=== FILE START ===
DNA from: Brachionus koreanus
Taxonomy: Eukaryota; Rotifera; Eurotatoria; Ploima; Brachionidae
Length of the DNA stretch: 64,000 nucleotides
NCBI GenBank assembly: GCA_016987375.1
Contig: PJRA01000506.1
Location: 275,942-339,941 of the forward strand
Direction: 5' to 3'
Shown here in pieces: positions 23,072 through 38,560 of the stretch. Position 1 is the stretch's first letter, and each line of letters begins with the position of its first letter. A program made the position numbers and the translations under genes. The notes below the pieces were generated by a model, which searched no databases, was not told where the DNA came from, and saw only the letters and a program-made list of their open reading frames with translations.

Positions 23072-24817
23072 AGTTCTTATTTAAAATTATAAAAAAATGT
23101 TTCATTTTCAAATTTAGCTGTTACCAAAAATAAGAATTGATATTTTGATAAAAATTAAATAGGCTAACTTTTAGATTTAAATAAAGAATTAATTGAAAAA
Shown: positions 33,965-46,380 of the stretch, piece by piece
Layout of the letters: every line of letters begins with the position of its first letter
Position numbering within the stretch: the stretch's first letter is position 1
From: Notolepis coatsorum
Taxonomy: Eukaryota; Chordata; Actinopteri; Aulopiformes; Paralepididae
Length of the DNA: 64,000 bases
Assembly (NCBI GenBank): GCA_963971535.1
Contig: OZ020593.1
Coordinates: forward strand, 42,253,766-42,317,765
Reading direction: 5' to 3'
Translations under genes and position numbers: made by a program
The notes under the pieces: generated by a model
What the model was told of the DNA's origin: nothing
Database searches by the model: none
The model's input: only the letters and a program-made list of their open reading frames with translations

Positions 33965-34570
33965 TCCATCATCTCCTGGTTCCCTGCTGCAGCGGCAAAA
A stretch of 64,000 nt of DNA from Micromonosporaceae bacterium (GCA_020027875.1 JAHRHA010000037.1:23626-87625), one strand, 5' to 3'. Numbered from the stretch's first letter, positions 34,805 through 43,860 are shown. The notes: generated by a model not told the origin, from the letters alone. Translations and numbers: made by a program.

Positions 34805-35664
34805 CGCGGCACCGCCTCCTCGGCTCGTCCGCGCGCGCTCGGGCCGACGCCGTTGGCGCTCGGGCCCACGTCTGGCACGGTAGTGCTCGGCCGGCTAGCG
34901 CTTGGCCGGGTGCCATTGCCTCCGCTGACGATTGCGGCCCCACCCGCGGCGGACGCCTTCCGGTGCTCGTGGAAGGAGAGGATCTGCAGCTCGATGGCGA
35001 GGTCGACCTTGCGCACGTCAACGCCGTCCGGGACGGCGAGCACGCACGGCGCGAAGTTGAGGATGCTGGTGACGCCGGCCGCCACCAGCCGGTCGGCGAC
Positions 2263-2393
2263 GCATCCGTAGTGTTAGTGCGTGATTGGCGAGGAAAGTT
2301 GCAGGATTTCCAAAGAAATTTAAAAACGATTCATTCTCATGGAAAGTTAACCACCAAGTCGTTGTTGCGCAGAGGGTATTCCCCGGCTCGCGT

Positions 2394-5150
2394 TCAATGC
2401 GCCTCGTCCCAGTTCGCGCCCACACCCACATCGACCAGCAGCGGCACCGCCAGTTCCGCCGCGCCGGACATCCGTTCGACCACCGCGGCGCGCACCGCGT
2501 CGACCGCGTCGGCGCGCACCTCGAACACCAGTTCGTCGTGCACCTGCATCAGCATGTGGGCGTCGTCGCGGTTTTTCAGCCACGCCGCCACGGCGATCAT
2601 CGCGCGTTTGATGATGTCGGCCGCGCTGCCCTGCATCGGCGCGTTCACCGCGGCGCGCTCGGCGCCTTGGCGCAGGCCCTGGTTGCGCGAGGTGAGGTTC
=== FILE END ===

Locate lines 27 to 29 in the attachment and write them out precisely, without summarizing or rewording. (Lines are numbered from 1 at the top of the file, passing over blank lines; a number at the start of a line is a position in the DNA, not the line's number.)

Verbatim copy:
Positions 33965-34570
33965 TCCATCATCTCCTGGTTCCCTGCTGCAGCGGCAAAA
A stretch of 64,000 nt of DNA from Micromonosporaceae bacterium (GCA_020027875.1 JAHRHA010000037.1:23626-87625), one strand, 5' to 3'. Numbered from the stretch's first letter, positions 34,805 through 43,860 are shown. The notes: generated by a model not told the origin, from the letters alone. Translations and numbers: made by a program.